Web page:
General Liability Insurance for Independent Contractors
More often than not, independent contractors need their own General Liability Insurance because if they aren't insured, employers can end up shouldering the liability – and the costs – when something goes wrong.
Independent Contractor Insurance: Why It's Essential
Independent contractor liability insurance is essential for three reasons:
- To ensure that contractors can pay lawyers' fees and damages if they're sued over their work.
- To ensure that people employing contractors don't end up paying if the contractor is sued.
- To meet statutory requirements in states and industries where everyone needs to be covered by insurance (for example, in construction).
Let's look at those in detail.
First, 1099 contractors may not consider themselves "real" businesses, but contractors and freelancers have the same legal obligations and liability exposures as larger firms. That means they can be sued by clients and customers.
What does General Liability Insurance cover for contractors? It can provide funds to pay lawyers and judgments or settlements if they are sued over damaging client property, causing bodily harm, or making advertising mistakes.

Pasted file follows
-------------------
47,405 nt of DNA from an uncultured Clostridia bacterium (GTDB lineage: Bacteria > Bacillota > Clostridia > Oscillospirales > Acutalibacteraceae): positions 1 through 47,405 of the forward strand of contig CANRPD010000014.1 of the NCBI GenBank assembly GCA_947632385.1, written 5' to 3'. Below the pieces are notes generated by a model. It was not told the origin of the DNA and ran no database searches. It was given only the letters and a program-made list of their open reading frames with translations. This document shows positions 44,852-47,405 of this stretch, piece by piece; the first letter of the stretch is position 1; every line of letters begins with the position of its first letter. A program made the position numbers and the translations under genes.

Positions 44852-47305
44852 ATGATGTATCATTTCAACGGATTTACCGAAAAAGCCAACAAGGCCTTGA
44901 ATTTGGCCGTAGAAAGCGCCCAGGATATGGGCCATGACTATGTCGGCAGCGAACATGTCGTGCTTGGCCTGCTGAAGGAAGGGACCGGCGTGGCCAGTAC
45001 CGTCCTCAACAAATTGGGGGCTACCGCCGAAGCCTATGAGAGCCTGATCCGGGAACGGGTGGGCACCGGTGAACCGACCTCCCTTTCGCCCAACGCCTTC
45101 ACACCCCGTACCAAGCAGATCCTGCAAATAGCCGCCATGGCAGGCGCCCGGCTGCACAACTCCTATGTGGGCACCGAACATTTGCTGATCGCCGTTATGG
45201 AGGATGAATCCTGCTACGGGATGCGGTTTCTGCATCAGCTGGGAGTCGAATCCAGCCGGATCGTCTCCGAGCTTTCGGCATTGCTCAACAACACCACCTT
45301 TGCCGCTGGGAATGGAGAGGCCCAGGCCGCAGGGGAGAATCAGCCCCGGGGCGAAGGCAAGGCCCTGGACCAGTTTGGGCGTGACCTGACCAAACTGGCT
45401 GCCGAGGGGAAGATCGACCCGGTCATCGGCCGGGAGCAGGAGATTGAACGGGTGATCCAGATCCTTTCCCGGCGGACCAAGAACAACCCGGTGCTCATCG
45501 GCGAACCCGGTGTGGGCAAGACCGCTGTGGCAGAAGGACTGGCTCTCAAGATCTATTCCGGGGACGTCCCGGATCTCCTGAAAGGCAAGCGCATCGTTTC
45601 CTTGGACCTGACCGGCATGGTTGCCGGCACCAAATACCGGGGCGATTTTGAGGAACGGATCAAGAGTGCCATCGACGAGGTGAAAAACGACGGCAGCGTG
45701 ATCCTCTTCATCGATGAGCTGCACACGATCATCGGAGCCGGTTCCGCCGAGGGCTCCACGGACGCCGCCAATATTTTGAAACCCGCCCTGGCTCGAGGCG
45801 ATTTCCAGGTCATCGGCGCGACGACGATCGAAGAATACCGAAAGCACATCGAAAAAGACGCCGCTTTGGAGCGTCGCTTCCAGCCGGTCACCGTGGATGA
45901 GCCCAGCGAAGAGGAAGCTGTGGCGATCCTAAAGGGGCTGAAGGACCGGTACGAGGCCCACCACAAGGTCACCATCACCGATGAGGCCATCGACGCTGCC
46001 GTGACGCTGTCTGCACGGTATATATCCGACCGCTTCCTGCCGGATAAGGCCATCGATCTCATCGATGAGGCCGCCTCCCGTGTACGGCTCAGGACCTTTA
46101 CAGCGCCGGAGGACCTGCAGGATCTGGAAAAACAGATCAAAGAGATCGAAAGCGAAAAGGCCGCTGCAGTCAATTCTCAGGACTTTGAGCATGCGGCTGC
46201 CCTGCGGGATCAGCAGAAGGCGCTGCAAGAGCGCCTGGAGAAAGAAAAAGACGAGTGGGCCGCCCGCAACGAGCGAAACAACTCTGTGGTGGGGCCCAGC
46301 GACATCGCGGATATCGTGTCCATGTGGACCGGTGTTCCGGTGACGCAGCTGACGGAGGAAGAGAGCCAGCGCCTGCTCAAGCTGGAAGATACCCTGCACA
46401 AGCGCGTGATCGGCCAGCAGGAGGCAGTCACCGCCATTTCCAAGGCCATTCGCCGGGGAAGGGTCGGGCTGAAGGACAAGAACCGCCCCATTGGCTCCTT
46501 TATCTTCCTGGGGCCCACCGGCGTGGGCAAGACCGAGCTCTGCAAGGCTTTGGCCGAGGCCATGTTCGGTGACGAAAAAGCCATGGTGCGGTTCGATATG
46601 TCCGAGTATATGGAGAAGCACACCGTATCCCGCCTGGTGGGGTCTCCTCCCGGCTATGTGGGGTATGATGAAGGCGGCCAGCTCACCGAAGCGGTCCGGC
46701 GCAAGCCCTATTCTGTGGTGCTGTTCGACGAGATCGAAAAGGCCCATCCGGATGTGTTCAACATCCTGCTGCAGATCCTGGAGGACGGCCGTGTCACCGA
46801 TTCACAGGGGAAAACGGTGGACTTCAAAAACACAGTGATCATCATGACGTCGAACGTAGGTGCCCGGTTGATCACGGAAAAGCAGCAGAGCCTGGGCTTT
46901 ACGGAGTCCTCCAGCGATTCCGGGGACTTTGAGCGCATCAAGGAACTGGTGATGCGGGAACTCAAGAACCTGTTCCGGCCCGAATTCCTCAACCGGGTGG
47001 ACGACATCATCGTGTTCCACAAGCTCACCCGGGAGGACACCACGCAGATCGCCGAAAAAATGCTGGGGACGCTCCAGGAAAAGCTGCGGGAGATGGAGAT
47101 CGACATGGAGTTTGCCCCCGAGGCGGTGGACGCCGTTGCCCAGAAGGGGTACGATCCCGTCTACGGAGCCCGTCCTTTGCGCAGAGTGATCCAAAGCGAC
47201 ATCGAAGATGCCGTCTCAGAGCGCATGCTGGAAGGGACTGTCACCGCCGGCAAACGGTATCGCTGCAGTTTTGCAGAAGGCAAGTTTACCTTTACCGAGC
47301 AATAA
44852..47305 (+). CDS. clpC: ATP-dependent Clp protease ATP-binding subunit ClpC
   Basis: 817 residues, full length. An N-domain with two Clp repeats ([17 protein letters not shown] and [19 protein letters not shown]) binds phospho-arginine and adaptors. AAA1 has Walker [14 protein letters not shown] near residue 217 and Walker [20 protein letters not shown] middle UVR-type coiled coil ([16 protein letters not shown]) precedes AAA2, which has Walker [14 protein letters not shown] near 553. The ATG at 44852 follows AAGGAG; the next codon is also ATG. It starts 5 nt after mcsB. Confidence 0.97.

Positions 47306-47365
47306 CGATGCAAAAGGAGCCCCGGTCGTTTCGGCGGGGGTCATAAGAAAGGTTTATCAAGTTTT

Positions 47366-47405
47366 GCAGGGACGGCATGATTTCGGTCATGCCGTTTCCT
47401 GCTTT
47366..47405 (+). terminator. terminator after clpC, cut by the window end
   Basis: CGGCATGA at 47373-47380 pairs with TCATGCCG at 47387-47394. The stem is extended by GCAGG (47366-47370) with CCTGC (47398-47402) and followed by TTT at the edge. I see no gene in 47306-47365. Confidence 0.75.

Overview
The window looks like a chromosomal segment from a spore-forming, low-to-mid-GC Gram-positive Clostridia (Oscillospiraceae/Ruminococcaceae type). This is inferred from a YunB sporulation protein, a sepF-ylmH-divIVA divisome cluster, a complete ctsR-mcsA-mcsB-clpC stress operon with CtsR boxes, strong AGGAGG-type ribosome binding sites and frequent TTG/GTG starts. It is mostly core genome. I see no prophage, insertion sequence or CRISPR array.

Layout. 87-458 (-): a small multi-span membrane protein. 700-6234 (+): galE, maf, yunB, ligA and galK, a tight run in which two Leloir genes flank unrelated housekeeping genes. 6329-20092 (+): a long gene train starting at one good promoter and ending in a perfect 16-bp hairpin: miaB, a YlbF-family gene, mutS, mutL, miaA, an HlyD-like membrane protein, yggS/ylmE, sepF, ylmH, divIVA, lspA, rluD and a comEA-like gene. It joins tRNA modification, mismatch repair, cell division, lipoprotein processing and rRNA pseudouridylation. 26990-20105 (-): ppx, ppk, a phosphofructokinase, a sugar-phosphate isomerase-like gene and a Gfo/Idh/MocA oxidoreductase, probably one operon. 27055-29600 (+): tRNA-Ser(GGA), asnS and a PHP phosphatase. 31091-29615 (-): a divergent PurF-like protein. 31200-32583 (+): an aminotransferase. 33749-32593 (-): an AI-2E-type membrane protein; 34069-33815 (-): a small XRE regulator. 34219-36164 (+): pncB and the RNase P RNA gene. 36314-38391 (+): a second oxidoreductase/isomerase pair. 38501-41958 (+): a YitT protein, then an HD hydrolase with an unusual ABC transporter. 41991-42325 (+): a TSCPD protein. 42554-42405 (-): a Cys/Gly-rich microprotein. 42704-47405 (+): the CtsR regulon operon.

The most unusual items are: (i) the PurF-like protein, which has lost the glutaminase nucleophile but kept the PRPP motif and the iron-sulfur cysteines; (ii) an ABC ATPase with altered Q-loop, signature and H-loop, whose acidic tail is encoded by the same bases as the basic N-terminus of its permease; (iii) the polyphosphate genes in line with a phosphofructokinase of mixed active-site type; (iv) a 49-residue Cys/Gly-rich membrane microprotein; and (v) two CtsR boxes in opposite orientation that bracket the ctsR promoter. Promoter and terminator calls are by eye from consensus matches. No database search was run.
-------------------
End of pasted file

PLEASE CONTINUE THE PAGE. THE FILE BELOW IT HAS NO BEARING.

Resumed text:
Second, if a business hires a 1099 contractor who doesn't have liability insurance, the business could be held responsible for their wrongdoing or accidents they cause.
Finally, some industries, like construction, have specific independent contractor insurance requirements. Those requirements are dictated at the state level, but most times, it’s better for both parties to have their own General Liability Insurance. If you have questions about your requirements, contact an insurance agent or lawyer.
Are Independent Contractors Liable for Damages?
Yes, independent contractors can be sued and held liable for damages, just like any other business owner.
Many independent contractors scoff at the idea of being sued. They know and trust their clients and deliver high-quality work – why would anyone sue?
But lawsuits can be unpredictable. When a lawyer brings a lawsuit, their job is to recover as much as possible for their client. To do that, they might sue everyone involved with an incident – including contractors whose work was only indirectly related.
Without 1099 insurance, you'd have to pay out of pocket to defend yourself, plus pay for damages. With a General Liability Insurance policy, though, those expenses are covered.
Different industries face different risks. A contractor hired to design a webpage faces significantly different risks than one hired to remodel a bathroom. The web designer is more likely to run into copyright infringement issues, for example, and the remodeler faces a greater risk of the homeowner accidentally being injured. Good thing independent contractor General Liability Insurance can address both instances.
How to Get General Liability Insurance for Independent Contractors
There are two ways to make sure a contractor has liability coverage: